Perhaps simply because the ability to create structures in a virtual world holds virtually no consequences, it cheapens the legitimacy of mapping as a type of actual architecture. That still doesn't mean that mappers don't take similar factors into consideration when building.
When I started studying architecture at uni I found out that it requires a different mindset to my mapping, although there are a lot of similarities in the process.
On small scale constructions at least, one of the main things which makes an architectural design seem good or bad is how true it is to its materiality. Different materials require totally different methods of construction and are used in different ways, whereas in level design there seems to be a heavier emphasis on deciding on geometry then texturing it, rather than letting the texturing dictate the geometry of the level.
There are mappers who do work that way round however, which is evident when their levels "feel" right. Sometimes it is merely subtle clues that you can't put into words which make an environment feel like a real place.
As games are progressing in complexity I do think that the skills used in level design are coming closer and closer to those used in the field of architecture.
Inevitably, as more and more real world physics is incorporated into games I can see a point where you would need to have at least a basic understanding of engineering or architectural principles.
For now however we are not at that stage. I would disagree firmly with anyone from an engineering/architectural background who looked down on modern level design. While structural engineering principles do not need to be observed, the trend towards heavy scripting and interlinking of entities in my mind makes up for that.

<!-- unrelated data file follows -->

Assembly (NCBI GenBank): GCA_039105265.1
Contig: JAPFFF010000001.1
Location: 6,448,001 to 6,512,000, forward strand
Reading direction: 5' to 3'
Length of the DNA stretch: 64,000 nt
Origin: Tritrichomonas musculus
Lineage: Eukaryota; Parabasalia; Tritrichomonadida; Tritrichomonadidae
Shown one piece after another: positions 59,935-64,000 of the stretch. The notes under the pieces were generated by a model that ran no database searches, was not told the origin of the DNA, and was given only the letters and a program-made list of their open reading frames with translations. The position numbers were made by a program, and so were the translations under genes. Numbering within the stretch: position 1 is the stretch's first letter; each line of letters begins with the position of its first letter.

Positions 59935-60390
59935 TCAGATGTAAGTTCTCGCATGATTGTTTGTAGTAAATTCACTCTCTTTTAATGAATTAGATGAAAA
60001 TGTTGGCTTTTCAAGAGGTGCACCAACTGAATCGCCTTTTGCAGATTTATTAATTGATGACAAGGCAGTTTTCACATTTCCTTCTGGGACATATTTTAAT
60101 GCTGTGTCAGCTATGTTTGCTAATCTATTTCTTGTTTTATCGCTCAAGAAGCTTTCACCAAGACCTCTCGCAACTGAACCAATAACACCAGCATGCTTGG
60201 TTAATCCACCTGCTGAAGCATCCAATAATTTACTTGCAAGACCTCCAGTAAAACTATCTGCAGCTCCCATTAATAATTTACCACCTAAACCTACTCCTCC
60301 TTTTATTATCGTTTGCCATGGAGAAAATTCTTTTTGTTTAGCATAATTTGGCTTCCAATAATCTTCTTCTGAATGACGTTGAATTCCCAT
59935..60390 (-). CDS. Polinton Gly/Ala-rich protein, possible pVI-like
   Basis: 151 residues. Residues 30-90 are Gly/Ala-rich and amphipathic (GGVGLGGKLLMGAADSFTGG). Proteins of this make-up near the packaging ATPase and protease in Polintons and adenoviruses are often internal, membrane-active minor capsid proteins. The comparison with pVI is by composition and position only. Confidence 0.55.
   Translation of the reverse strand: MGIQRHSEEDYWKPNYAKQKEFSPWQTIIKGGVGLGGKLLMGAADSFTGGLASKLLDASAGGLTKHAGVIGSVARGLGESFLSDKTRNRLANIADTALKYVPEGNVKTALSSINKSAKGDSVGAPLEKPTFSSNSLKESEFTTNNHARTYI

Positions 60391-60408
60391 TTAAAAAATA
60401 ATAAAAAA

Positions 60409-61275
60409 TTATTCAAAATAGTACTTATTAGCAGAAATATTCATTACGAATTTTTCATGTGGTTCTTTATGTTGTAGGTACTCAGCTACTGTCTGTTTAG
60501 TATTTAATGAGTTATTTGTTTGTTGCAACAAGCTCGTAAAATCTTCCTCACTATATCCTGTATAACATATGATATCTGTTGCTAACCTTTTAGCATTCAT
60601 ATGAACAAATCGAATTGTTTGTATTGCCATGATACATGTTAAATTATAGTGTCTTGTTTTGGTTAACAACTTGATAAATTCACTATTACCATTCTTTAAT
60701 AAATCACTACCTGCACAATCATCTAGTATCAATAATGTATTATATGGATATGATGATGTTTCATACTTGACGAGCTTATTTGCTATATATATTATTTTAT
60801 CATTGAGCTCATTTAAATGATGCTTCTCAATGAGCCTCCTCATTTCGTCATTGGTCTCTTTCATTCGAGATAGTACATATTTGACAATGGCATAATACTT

Whereas a real world architect will try to economise a design in materials as much as possible, a good level designer on a level which uses lots of scripting will also become efficent in that area.
Basically, if you are an amateur looking to make a quick level, you will find it a lot easier than real world architecture, however once you start progressing into the realm of the professional level designers the lines become a lot more blurred.
As a last note, I doubt anyone remembers this, but a couple of years ago in #tf I talked about how that day we had a lecture in which the lecturer displayed some images from Quake 3. His point was how the virtual world offers new design possibilities. Now, this guy was a good architect in the real world, but the images of the quake 3 level he showed (which he had build himself) were quite bad.
I just found it amusing at the time, and a good example that there are different approaches to both disciplines.
no pics. boring
That was nice, thanks. Now if you keep at it, soon you'll be able to move from 'words' to 'sentences'.
Nice One Metl
Some good looking screenies they've chosen there even if they are mostly in FOV 140 or something =). Lun's and the one just near it look sweet.
Good to see quality stuff getting represented even if it is all Q3A orientated...
hopefully in the future more decent articles like this will appear in "serious" media.